The January 2010 issue of Interacting with Computers (Volume 22 Issue 1 / http://dx.doi.org/10.1016/j.intcom.2009.11.005) is a Festschrift Special Issue for John Long. This is a special issue dedicated to John because, as the editors (Alistair Sutcliffe and Ann Blandford) say:
John Long is one of the founders of our discipline in the UK and contributed significantly to the emergence of HCI in the international arena.
In this case, the issue makes up a Festschrift edition in honour of Long’s contribution to Human Computer Interaction and the science of design more broadly, and these papers [2, 3] make extensive reference to Long and Dowell’s 1989 paper  to motivate their arguments and contextualise the emergent HCI domain.
Both papers [2, 3] make some reference to the positivist / anti-positivist debate which I don’t really want to discuss further, I expect you’ll know where you stand on this subject and you’ll need to read both papers to fully understand the arguments and issues. Safe to say, that the writing of these paper will be affected by the authors view on it, and so will this post – so in the interests of full disclosure I’m a positivist, in the style of Hawking and Dawkins, if I’m anything.
Now from my reading, Carroll  seems to be and anti-positivist who see’s the craft based design world as the one which has contributed most to the HCI domain. I’m not particularly sympathetic to this view and I don’t share Carroll’s thoughts that:
Craft innovations drive HCI science… Throughout the history of HCI the truly game changing innovations have tended to be craft-based. The pivotal design concept of direct manipulation, and the early scientific accounts of it are a case in point.
Dix  on the other hand, doesn’t have such a single case argument; indeed Dix sees HCI:
For the researcher this formative creation of an experimental prototype is NOT the research itself, but merely the preparation for the research; and for the practitioner the understanding they gain is primarily in order to design better systems now, not establish fundamental knowledge for 10 or 20 years’ time. I usually distinguish between HCI as an academic discipline and HCI as a design discipline. The latter concerns using skills, knowledge and processes in the production of devices, software and other artefacts that in some way influence human interactions with computers (or more generally technology). The former, HCI as an academic discipline, is the study of situations involving people and technology (note, the series name of the British HCI conference), the design practices involved in such situations, and tools and techniques that are or can be used in either.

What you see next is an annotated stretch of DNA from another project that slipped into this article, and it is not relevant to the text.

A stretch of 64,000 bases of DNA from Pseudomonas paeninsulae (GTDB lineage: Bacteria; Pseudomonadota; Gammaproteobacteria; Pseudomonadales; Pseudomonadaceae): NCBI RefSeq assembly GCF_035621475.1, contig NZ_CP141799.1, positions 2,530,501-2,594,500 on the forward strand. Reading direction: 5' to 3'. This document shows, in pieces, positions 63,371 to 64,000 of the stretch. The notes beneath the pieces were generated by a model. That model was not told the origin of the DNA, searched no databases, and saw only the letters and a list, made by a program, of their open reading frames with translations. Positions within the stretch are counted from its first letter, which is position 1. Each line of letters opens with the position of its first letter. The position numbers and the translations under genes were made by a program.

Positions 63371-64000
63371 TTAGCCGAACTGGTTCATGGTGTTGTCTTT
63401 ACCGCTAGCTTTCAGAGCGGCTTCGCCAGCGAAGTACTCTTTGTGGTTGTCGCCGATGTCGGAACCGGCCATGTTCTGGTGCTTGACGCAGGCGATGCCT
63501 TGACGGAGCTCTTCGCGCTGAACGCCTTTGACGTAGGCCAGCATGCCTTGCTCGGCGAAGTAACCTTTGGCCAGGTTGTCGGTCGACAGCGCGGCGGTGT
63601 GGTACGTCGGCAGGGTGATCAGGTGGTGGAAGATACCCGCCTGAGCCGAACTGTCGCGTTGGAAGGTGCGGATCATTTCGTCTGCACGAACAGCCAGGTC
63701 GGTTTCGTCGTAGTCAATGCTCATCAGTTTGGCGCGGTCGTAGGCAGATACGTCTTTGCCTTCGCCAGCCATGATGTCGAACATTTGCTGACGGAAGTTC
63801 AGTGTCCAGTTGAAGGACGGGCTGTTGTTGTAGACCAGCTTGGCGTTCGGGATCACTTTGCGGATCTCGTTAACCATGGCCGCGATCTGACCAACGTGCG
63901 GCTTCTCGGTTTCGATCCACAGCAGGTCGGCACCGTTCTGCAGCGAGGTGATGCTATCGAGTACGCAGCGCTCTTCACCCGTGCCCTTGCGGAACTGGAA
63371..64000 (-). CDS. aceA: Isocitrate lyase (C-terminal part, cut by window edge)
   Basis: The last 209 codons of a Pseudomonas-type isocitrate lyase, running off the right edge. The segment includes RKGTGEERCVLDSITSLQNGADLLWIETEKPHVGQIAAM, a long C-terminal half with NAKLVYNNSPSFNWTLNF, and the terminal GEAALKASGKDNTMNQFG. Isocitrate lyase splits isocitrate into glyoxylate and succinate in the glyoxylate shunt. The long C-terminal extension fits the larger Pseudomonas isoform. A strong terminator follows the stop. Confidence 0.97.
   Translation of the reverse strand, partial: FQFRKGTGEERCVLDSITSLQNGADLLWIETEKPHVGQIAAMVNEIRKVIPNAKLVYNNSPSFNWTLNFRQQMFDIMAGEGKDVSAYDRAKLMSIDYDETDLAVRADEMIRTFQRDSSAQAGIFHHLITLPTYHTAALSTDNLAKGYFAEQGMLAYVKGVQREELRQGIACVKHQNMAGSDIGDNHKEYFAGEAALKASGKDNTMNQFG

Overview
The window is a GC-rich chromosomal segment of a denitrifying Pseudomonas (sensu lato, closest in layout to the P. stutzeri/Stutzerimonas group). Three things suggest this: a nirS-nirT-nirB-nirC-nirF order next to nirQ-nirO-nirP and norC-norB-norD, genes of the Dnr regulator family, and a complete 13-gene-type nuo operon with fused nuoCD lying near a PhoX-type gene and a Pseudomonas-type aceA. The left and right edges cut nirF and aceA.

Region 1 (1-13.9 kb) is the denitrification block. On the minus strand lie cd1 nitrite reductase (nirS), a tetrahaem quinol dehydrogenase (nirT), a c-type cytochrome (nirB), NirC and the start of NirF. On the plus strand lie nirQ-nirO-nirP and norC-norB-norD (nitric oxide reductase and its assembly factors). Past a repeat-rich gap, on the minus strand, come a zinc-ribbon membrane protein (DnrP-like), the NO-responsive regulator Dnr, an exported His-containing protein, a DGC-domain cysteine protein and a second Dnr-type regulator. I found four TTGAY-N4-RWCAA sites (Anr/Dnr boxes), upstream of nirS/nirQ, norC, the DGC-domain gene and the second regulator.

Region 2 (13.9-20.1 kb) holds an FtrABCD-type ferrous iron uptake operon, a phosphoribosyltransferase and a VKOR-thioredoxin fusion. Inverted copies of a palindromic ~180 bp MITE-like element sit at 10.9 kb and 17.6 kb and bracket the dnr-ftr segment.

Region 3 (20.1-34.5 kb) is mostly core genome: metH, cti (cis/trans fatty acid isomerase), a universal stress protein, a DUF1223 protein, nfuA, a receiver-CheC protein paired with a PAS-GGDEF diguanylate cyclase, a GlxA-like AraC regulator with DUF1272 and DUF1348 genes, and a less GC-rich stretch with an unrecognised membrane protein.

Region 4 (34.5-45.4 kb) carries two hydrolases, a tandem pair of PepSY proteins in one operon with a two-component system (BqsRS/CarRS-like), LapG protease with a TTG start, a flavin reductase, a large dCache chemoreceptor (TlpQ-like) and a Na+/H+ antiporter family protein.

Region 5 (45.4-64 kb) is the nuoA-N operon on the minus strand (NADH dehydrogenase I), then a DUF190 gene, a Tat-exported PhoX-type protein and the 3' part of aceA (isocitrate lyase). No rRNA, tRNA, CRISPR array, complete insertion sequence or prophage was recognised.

I really like this view but I’d go one further – certainly to make the definition relevant to my own work – and add to the research definition:
or the behavioural and cognitive aspects of human experience which can only, or more easily, be facilitated by the interaction of people and technology.
So why does any of this matter? It seems to me that all disciplines must at any-time be able to share a common understanding of what they are and what their purpose is. Only then can we understand how they affect other domains, where they lay in those domains, and what there contributions are. HCI is a very young discipline with a high degree of cross-disciplinary effort, and outcomes both in terms of research and practice. If we cannot define ourselves then what chance of making a case for fundamental research funding, for HCI training and education, or for shared definitions understanding and knowledge , do we have?
- Long, John and Dowell, John (1989). Conceptions of the discipline of HCI: craft, applied science, and engineering Proceedings of the fifth conference of the British Computer Society, Human-Computer Interaction Specialist Group on People and computers V, 1 (1), 9-32 : 10.2277/0521384303
- Carroll, J. (2010). Conceptualizing a possible discipline of human–computer interaction Interacting with Computers, 22 (1), 3-12 DOI: 10.1016/j.intcom.2009.11.008
- Dix, A. (2010). Human–computer interaction: A stable discipline, a nascent science, and the growth of the long tail Interacting with Computers, 22 (1), 13-27 DOI: 10.1016/j.intcom.2009.11.007
The last two papers [2, 3] are published within the official publication of the British Computer Society, ‘Interacting with Computers’ (Volume 22, Issue 1, Pages 1-74, January 2010), which has an Impact Factor of
1.103 1.698 and a running 5-Year Impact Factor of 1.174 1.911 as of 2009 (thanks to Markel Vigo for updating me on these).